It’s smoother, more accurate, quieter, and doesn’t scare the children.
My previous scroll saw was an attachment for my treadle powered lathe. It was built from a postage stamp sized drawing by Roy Underhill. While it served well for years, it is a clanky, rickety, wobbly, insanely noisy collection of loose parts pretending to almost work as a saw. Accuracy is subjective. Yet, I cut many wood carving projects with it and was satisfied until arriving at a new project that wants several parts thicker than the saw could handle; basswood parts that are 3 inches thick.
This new saw, also treadle operated, is a simple frame saw that has the frame moving in a vertical plane, riding very smoothly on drawer slides.
The support frame is simply an unfinished flat assembly of construction grade 2 x 4 lumber, joined by half-laps. It clamps to the front face of my workbench. Drop a rope from the bottom of the moving frame, loop it around a hinged treadle, and we have the motive power that pulls against the spring at the top of the support frame. That spring is only a couple of strips of quarter inch thick lattice, and more rope. Functional, not pretty. It has the added benefit of storing away in minimal space.
For the table that supports the workpiece, I use my woodcarving bench-on-bench sitting behind the frame. Clamped to the bench is a piece of cabinet shelving with a hole drilled for the blade. Simple, and as with the other parts, easily stored in minimal space.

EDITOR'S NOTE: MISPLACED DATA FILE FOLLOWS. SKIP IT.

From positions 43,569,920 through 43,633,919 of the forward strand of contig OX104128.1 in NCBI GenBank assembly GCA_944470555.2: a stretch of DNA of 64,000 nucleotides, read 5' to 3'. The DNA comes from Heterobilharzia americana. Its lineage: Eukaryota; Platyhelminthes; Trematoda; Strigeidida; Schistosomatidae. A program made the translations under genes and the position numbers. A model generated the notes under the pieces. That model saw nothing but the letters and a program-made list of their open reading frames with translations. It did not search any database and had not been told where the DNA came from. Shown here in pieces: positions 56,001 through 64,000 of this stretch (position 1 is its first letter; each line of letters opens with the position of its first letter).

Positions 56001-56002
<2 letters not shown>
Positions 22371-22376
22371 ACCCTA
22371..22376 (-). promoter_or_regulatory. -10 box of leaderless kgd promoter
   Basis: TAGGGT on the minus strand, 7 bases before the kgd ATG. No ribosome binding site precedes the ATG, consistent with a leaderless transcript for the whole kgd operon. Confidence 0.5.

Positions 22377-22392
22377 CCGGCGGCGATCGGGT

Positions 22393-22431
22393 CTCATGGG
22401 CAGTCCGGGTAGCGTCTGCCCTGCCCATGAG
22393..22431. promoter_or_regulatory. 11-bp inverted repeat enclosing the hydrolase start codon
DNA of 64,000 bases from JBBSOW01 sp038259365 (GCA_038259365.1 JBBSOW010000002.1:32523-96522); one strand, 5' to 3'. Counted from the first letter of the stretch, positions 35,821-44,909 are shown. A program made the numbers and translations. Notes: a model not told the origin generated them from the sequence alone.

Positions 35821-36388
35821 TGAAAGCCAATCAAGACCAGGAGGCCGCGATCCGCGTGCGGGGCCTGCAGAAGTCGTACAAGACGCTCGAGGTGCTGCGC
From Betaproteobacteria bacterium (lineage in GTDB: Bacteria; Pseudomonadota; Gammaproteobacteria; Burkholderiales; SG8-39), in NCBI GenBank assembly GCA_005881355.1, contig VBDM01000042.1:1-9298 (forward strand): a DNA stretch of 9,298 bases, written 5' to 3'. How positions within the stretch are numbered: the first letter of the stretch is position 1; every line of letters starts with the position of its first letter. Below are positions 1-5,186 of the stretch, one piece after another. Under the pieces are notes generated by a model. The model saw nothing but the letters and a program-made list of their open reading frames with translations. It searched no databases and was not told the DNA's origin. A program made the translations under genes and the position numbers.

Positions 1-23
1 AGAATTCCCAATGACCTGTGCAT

The saw frame itself is poplar, using bridle joinery. Most important are the blade holding pins and blade. These are parts from the Tools For Working Wood 12″ bow saw. I’ve used them before for a wonderful turning saw and for that earlier scroll saw. I cannot say enough good about them. The bottom pin has its flange trapped by a wood block screwed to the bottom of the frame. The top pin is adjustable thanks to being pinned inside a lamp pipe which can move inside that upper block. Tensioning is via a slightly bent cross bar. A variety of blades from TFWW offer a good range of cutting options.
So, how well does it work? Two answers. The next photo shows the parts of a new carving project, all but one cut with this saw. They are 2 and 3 inches thick, with the longest being 21 inches long. The video shows a comparison between the old saw and the new.
What I haven’t shown you are the smiles that come along with using the new one.
The first inspiration appeared in the middle of a video made by Esteban Jiménez at his woodcarving shop in Barcelona. His treadle operated frame saw is gigantic in comparison to what I wanted. Impressive! Watch Esteban describe it and then demonstrate its operation:
Another inspiration is one of many examples I found of treadle operated fret saws used by marquetry artists. Here we see Christina Moreno using her frame saw: